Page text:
AngelCityOutlaw

Contributors
  • Content Count

    3,919
  • Joined

  • Last visited

  • Days Won

    36

3 Followers

About AngelCityOutlaw

  • Rank
    Chrono (+3000)

Profile Information

  • Gender
    Male

Artist Settings

  • Collaboration Status
    1. Not Interested or Available
  • Software - Digital Audio Workstation (DAW)
    Reaper
  • Software - Preferred Plugins/Libraries
    Cinematic Strings 2, CineBrass, CineWinds, Apocalypse Percussion, Ra, Era II Vocals, Olympus Choir, Ancient Era: Persia
  • Composition & Production Skills
    Arrangement & Orchestration
    Drum Programming
    Lyrics
    Mixing & Mastering
    Recording Facilities
    Synthesis & Sound Design

Recent Profile Visitors

The recent visitors block is disabled and is not being shown to other users.

  1. Oh yeah, Orden Ogan is also good
  2. I find that I've sorta "grown out of" (ultimate sin of metal to say) this sort of music, it's just way too much cheese and plastic nerd music for me. Pure escapism; it's like turning music into a video game. Which would be fine if so many bands didn't take it so seriously. Cringe. Anyway, I still like some bands though. Firewind's latest was great. I also like Beast In Black's new stuff, even though it's maximum cheese.
  3. Ha! I didn't know I was invited. Though I do have some orchestral ideas that would probably work for your Paragon side. I was actually messing around with a game hero's theme in Reaper the other day. Maybe I can send it your way once I develop it some more. See what you think
  4. and if you do wanna do authentic retro, a lot of the old Roland sound modules and stuff are now sold as VSTs fairly cheap and Super Audio Cart
  5. His Star Wars mockups with it are also fantastic. IMO, at least where orchestral mockups are concerned, Noteperformer is the way forward. It's just way easier to compose with than dealing with massive templates of samples. The big problem, as I see it, that still plagues "traditional" sample libraries that you load in a DAW is a lack of homogeneity between different articulations. For example, Cinebrass records 1/8, 1/4 and 1/2 notes. But I find that going from 1/8 to 1/2, or 1/4 to 1/2 results in a "wrong" sound most of the time. Because most of the half-note samples were recorded with a softer attack than the other two. This kinda thing makes it harder to sequence a truly-musical line. Don't even get me started on switching between totally different articulations and repeated notes even with RR. But something that was more "keyboard" sounding did precisely because it had too much homogeneity between the samples. Like, a "staccato" was often just a cut-off version of the sustain. It was only one sample. The upside to this is that sequencing rhythmically-active lines and still sounding cohesive is a lot easier and thus, I argue a lot of these composers write better music because they're not being limited by "what the samples are good at". Example with older Noteperformer: New Noteperformer It's not perfect, but sequencing something like that with a DAW with most of the sample libraries available is a nightmare, and very time-consuming. I personally think that this kind of tech will soon make it so that you can just compose in a notation program and it will sound just as good as labor-intensive mockups with with the best sample libraries, but in a lot less time.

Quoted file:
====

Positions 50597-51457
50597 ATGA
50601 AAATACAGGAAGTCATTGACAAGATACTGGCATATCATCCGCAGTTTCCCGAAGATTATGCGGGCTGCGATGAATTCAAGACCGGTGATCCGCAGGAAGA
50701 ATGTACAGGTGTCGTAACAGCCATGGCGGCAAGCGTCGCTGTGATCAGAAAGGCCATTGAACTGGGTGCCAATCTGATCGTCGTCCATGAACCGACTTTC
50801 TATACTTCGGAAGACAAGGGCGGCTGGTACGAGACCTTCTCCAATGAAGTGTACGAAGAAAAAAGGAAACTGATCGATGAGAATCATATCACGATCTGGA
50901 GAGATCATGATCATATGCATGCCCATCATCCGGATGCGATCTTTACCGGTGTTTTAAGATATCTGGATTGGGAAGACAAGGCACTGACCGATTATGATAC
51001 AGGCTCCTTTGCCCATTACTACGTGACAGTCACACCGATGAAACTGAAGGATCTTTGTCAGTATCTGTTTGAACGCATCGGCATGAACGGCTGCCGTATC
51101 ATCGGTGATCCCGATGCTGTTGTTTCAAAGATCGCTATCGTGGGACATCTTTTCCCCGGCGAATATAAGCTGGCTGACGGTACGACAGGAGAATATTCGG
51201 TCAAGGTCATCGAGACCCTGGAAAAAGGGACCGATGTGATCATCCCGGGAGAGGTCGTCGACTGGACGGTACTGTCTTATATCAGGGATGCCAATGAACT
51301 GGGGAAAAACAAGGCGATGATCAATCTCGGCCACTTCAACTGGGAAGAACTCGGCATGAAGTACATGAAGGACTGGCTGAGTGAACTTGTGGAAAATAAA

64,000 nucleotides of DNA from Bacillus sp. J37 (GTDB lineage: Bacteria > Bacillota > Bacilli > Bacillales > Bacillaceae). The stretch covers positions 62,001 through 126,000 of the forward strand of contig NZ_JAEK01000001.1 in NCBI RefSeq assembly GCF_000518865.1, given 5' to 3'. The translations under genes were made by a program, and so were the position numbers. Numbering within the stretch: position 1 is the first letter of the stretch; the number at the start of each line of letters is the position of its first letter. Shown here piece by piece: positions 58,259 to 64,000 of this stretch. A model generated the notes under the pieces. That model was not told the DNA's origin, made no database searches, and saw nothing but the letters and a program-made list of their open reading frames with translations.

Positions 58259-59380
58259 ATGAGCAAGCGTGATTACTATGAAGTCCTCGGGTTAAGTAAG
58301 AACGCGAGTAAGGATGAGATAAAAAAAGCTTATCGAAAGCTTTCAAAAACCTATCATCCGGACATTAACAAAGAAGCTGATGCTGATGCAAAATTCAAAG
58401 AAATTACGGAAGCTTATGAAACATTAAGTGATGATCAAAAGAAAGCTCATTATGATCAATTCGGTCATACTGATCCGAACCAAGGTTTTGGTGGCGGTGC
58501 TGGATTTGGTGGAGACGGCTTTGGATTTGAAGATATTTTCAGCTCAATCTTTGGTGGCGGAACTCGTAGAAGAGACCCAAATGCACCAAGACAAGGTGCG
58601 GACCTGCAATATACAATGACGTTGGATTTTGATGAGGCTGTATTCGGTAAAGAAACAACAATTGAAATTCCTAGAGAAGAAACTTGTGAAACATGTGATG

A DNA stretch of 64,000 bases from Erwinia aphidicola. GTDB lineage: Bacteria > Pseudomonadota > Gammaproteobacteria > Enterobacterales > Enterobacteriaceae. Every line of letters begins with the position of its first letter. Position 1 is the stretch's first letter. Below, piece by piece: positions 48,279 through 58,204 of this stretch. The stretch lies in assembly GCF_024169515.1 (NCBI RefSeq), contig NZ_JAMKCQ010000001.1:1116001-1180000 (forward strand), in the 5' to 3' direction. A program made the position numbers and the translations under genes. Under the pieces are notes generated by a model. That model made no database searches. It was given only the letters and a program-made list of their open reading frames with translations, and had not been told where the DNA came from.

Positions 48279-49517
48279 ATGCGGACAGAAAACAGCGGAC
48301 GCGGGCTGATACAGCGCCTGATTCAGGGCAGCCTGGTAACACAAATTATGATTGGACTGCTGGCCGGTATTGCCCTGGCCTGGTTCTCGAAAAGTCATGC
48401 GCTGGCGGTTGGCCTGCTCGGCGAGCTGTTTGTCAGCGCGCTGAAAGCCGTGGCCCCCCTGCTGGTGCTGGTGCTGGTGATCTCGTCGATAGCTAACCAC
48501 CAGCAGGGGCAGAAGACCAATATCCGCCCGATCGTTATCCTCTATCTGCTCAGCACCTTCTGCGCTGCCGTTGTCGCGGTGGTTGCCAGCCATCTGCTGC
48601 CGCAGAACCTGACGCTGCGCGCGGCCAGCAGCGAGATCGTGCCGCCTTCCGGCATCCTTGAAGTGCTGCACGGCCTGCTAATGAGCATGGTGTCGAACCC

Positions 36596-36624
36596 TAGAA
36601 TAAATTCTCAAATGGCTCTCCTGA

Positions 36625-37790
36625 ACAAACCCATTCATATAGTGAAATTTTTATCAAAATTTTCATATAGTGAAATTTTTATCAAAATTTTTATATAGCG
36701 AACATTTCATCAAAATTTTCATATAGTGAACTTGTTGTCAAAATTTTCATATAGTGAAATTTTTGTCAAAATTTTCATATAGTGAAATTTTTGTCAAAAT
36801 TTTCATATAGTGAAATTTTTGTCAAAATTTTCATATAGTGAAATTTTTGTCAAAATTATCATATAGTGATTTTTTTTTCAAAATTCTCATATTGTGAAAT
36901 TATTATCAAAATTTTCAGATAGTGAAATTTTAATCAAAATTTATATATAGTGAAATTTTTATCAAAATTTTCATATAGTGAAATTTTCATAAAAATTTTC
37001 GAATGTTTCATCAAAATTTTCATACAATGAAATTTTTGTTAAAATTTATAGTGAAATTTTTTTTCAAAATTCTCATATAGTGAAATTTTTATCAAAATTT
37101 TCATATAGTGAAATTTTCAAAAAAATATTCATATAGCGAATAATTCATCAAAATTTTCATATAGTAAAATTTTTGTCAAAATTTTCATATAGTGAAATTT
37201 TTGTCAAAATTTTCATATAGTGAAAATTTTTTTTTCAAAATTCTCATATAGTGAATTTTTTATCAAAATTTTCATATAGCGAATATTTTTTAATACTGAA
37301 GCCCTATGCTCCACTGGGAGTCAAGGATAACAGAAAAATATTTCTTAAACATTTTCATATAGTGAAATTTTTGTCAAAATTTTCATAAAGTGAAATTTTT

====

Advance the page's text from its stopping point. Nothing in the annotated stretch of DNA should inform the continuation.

6. Inspired by the opening titles to the new-old Resident Evil 2 I wanted to make my own "zombie apocalypse" title sequence music. Not really a fan of the whole "ambient" and sound designy music, but it's what works here. Let me know what you think.
  7. I want to sell my first-gen PS4, but I can't tell if the people I see online, in my area, are low or high-balling it. The local EBGames sells used first-gens for 299 (in Canadian pesos), but they specialize in screwing the consumer so I can't really trust that. I also don't own any PS4 games, and only have one controller. What's the most you think you could reasonably sell a first-gen PS4 with only one controller for?
  8. Wow, holy hell, that's low of them. Yeah, I was under the understanding everyone was paid. I did, the voice guys did...like again, not much, but still. It was a promising-looking game back when, all hand-drawn animation and stuff. Though now that I learn this, it may have just been karma that it failed to sell.
  9. That was the one! Thanks. I never got a free copy either. It didn't do well...I was told they barely made enough sales on it to cover what they paid for music, voice actors, etc. Which wasn't much. After that, Ben left the video game industry as far as I know.